Flyers goalie Michael Leighton, who hasn't been as strong in the Stanley Cup Finals as he was in the previous playoff series, continued his amazing home success Wednesday night.
Entering Game 3 against the Chicago Blackhawks, Leighton had posted a 4-0 record with a 0.75 goals-against average and .974 save percentage in four playoff starts at the Wachovia Center this spring.
After allowing five goals and being pulled late in the second period of Game 1, Leighton was better in Game 2, a 2-1 loss.
"I wanted to kind of respond from being pulled. So I knew I had to be good early and obviously gain some confidence back in the team," Leighton said on Tuesday. "We played a lot better game defensively [in Game 2], and we did a lot of good things in front of me. That's definitely a positive. We have to carry that over to the next game."
Leighton looked sharp in the first period Wednesday as he made all nine stops. He also was a little lucky: Patrick Kane's rebound went off the left post with 7 minutes, 15 seconds left in the opening period.
A little over two minutes later, Danny Briere's power-play goal gave the Flyers a 1-0 lead.
In the 2010 playoffs, Chicago has been better on the road (7-2 after Wednesday) than at home (7-3).
The Blackhawks had won seven straight road games during the playoffs - tying an NHL record - heading into Wednesday's contest at the Wachovia Center.
John Madden, Chicago's veteran center, said the Hawks play "a more simple game" on the road.
"We're not so worried about line matches. We're not so worried about certain things. We're just out there playing hockey and sticking together," Madden said before Wednesday's game. "When we're able to play a simple game, we seem to be able to roll the lines and have better forechecking and just keep playing."
Chicago forward Patrick Sharp gave another theory on the Hawks' road success.
"I just think that we're a team that gets along well off the ice, and we enjoy each other's companies, especially in the playoffs," he said. "Not much to worry about in hockey except hockey, and that's what the focus is."
The players' camaraderie "sometimes translates on the ice," he said.
Blair Betts entered Wednesday as the only Flyer who had won at least 50 percent of his face-offs in the playoffs.
Betts had won 54.2 percent of his draws.
The Blackhawks had three players who had won at least half of their face-offs in their first 18 playoff games: Jonathan Toews (59.3 percent), Madden (52.3 percent), and Sharp (50 percent).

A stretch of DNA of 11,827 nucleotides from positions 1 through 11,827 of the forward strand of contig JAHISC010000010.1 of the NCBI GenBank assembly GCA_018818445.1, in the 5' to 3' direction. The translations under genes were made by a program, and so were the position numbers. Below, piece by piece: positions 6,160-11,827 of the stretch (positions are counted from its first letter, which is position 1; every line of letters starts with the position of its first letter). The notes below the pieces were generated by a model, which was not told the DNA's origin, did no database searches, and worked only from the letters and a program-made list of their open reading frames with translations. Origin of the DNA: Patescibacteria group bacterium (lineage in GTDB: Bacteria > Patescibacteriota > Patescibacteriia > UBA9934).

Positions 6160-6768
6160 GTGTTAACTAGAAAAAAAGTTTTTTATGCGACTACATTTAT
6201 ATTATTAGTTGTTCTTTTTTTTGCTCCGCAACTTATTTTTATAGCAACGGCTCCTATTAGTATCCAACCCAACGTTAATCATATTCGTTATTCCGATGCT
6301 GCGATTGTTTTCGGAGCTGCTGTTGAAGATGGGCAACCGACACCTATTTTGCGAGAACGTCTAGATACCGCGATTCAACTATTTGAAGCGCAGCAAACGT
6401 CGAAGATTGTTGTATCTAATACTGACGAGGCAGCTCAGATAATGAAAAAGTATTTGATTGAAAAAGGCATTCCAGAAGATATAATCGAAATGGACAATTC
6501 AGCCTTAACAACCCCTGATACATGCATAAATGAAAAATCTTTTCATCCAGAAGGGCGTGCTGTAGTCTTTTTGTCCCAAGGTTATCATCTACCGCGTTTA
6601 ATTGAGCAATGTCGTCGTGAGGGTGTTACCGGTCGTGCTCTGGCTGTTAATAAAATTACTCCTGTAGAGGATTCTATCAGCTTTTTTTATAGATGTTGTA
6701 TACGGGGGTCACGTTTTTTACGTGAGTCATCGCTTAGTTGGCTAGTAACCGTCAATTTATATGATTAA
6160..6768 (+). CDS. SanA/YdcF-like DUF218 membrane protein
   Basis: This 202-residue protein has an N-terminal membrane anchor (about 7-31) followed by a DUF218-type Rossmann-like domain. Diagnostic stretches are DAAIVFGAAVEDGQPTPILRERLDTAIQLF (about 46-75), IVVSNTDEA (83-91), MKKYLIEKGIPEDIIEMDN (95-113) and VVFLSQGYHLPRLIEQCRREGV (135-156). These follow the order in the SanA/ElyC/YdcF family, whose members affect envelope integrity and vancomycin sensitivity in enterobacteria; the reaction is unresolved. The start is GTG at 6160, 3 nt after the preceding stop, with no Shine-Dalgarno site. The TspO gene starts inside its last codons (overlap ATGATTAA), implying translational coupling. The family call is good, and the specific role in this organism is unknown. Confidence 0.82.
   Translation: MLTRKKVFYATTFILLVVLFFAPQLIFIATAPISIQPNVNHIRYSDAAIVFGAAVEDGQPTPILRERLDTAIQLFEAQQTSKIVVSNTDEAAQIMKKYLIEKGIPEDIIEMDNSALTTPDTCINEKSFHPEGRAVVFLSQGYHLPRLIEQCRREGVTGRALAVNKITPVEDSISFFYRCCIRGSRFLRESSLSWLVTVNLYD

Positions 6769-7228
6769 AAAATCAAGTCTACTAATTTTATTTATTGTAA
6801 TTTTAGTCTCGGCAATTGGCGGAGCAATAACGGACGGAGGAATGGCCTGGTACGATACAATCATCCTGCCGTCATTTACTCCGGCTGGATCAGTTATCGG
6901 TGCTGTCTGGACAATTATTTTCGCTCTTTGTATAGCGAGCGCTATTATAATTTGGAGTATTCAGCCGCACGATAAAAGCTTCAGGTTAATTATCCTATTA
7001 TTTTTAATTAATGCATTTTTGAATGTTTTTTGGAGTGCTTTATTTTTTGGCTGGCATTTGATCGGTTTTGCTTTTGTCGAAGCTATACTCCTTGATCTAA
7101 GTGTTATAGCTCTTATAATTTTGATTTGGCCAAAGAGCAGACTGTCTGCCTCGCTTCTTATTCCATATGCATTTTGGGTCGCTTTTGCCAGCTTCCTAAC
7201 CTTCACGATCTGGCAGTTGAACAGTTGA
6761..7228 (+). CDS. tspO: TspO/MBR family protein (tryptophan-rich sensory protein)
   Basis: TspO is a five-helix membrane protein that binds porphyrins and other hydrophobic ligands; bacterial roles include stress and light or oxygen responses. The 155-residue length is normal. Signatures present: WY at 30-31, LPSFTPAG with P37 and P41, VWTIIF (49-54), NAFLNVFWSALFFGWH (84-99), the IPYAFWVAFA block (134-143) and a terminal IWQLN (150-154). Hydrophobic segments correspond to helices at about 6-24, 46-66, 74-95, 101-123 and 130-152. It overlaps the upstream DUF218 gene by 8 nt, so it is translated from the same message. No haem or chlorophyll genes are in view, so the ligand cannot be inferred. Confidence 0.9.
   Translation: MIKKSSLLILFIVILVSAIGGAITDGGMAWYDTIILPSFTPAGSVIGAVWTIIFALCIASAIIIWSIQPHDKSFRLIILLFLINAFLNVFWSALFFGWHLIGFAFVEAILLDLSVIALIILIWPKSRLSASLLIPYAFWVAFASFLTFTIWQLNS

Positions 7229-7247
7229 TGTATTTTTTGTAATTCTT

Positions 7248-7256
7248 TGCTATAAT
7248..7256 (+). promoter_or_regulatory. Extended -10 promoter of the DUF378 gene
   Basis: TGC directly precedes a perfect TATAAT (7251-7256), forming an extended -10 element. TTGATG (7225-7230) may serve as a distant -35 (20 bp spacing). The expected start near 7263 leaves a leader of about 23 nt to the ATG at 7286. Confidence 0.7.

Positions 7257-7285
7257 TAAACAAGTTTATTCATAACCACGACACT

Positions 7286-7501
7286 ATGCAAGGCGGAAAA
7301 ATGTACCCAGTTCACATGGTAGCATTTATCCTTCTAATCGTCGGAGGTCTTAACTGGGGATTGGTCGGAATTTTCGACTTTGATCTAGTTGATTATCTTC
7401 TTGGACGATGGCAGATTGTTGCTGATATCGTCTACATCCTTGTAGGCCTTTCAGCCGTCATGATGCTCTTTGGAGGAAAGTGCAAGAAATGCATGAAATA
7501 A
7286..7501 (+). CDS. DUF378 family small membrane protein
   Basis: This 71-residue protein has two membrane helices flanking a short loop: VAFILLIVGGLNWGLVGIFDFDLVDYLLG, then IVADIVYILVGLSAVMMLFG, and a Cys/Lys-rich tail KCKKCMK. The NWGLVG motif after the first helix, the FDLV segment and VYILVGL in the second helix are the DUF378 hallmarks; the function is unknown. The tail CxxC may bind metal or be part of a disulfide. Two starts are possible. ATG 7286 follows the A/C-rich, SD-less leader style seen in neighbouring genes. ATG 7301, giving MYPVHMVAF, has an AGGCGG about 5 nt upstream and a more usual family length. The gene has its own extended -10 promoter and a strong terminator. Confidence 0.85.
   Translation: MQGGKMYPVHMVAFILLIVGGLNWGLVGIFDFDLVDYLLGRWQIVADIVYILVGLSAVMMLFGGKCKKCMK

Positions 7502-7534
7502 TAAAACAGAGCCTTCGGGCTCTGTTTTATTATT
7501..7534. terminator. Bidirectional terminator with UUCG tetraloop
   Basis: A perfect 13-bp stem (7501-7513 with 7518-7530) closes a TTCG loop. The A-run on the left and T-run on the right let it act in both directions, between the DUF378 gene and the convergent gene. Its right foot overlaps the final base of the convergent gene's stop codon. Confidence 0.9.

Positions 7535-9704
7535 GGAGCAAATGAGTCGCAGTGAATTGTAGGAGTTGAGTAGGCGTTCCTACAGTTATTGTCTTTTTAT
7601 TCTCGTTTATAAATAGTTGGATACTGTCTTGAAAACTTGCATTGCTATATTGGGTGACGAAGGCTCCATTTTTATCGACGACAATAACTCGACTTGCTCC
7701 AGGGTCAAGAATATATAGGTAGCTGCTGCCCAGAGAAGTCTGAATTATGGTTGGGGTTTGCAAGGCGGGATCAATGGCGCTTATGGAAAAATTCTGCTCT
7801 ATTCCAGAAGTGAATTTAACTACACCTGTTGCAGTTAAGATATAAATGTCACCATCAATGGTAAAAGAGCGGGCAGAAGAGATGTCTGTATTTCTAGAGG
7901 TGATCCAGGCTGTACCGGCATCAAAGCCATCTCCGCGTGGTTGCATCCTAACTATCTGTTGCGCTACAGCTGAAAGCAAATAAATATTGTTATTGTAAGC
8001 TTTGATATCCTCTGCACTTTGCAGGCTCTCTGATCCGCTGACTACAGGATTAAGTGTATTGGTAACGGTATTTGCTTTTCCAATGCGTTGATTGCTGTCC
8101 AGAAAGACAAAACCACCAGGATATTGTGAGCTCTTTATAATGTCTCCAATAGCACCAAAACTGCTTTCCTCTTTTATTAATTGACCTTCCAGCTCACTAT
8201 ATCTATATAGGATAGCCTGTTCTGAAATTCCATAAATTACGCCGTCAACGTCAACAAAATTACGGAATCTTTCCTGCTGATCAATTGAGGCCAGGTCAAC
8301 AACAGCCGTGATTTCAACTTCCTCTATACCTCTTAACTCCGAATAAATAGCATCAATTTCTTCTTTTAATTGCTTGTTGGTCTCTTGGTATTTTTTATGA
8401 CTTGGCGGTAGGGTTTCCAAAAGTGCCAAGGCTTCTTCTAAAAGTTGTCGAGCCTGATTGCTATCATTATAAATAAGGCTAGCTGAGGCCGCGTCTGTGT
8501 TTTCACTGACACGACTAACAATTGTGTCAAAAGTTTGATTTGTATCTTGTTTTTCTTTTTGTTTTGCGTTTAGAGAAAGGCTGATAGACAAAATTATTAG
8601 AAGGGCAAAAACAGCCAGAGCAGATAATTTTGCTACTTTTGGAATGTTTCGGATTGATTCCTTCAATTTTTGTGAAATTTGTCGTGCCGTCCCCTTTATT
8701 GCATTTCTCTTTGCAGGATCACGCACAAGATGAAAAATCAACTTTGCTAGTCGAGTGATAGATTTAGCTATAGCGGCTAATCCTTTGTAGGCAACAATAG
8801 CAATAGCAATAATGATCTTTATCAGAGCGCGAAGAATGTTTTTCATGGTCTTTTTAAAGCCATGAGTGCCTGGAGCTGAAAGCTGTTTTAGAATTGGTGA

The Blackhawks seemed amused by comments Flyers coach Peter Laviolette made on Tuesday, trying to rattle Chicago goalie Antti Niemi.
Laviolette noted Niemi was only a rookie and that "we have to give him a crack of doubt." He also turned up the heat by saying Chicago hasn't won a Cup in almost 50 years.
"It seems like all season people have been waiting for Antti to slow down and show he's a rookie," said Sharp, a former Flyer. "It seems he's been getting better and better all season long. I know he's definitely got the confidence of us as a team in the locker room, and I think he's starting to prove to everybody else what kind of quality goaltender he is."
Madden on what he remembers about playing at the Wachovia Center from his days with New Jersey: "They're definitely loud. They're definitely into the game, and it's safer to be playing on the ice than to be a Chicago fan in the stands; I can say that."
On average, fans are paying $587 on StubHub for the Flyers' potential three home Finals games, while they are paying $766 for the Blackhawks' potential four home games, according to a spokeswoman for the ticket agency.
Entering Wednesday, Chris Pronger led NHL players in average time on ice (28:56 per game) during the playoffs. . . . After Game 3, the Flyers have an 87-22-4 lifetime record when Kate Smith's "God Bless America" rendition was played before games. . . . The Flyers have tied a club record, set in 1975, with five shutouts during the playoffs. . . . Entering Game 3, Claude Giroux (plus-7), Matt Carle (plus-7), Briere (plus-6), Ville Leino (plus-5), and Kimmo Timonen (plus-5) were the Flyers' plus-minus leaders in the playoffs. . . . Ian Laperriere discarded his full face shield and went with a half-shield. . . . Referee Bill McCreary on Wednesday worked his 43d Finals game, an NHL record.